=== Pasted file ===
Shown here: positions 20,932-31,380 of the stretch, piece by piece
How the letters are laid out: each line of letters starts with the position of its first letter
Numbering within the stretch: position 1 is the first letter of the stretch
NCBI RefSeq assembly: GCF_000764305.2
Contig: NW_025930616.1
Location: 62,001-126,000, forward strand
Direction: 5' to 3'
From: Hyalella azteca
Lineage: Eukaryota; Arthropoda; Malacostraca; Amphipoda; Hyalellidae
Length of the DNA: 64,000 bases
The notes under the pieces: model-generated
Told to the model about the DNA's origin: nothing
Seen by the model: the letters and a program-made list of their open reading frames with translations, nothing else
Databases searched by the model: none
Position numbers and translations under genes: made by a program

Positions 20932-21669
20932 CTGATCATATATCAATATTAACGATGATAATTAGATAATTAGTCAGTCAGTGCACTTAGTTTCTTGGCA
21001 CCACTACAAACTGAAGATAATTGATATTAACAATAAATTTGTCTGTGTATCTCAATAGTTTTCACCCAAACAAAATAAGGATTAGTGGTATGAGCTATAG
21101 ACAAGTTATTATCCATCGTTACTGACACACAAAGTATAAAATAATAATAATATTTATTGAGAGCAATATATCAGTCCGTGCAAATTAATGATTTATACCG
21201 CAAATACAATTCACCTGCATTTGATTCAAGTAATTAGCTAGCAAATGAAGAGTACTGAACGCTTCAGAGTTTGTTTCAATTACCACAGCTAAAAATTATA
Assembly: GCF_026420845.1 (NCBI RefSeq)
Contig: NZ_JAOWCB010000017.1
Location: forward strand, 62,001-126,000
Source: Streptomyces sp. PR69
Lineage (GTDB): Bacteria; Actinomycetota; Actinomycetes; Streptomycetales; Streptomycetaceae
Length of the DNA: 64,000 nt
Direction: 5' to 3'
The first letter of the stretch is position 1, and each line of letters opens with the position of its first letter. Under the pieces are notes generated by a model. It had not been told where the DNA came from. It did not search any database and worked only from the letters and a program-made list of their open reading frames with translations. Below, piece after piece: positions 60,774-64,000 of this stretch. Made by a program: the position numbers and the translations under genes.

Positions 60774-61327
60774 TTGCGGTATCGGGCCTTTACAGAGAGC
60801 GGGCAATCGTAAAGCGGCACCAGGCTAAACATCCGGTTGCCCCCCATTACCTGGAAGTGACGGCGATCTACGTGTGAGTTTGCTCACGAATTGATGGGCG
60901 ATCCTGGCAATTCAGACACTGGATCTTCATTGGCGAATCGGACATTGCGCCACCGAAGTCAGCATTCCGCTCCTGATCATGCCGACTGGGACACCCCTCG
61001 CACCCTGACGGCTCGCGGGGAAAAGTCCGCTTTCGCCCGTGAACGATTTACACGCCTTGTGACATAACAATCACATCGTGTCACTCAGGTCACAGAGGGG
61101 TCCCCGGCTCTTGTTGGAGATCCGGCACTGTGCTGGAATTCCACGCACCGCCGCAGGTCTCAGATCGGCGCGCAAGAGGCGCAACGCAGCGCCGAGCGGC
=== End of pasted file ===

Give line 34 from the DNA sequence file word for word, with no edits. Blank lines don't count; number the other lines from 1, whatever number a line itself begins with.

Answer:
61101 TCCCCGGCTCTTGTTGGAGATCCGGCACTGTGCTGGAATTCCACGCACCGCCGCAGGTCTCAGATCGGCGCGCAAGAGGCGCAACGCAGCGCCGAGCGGC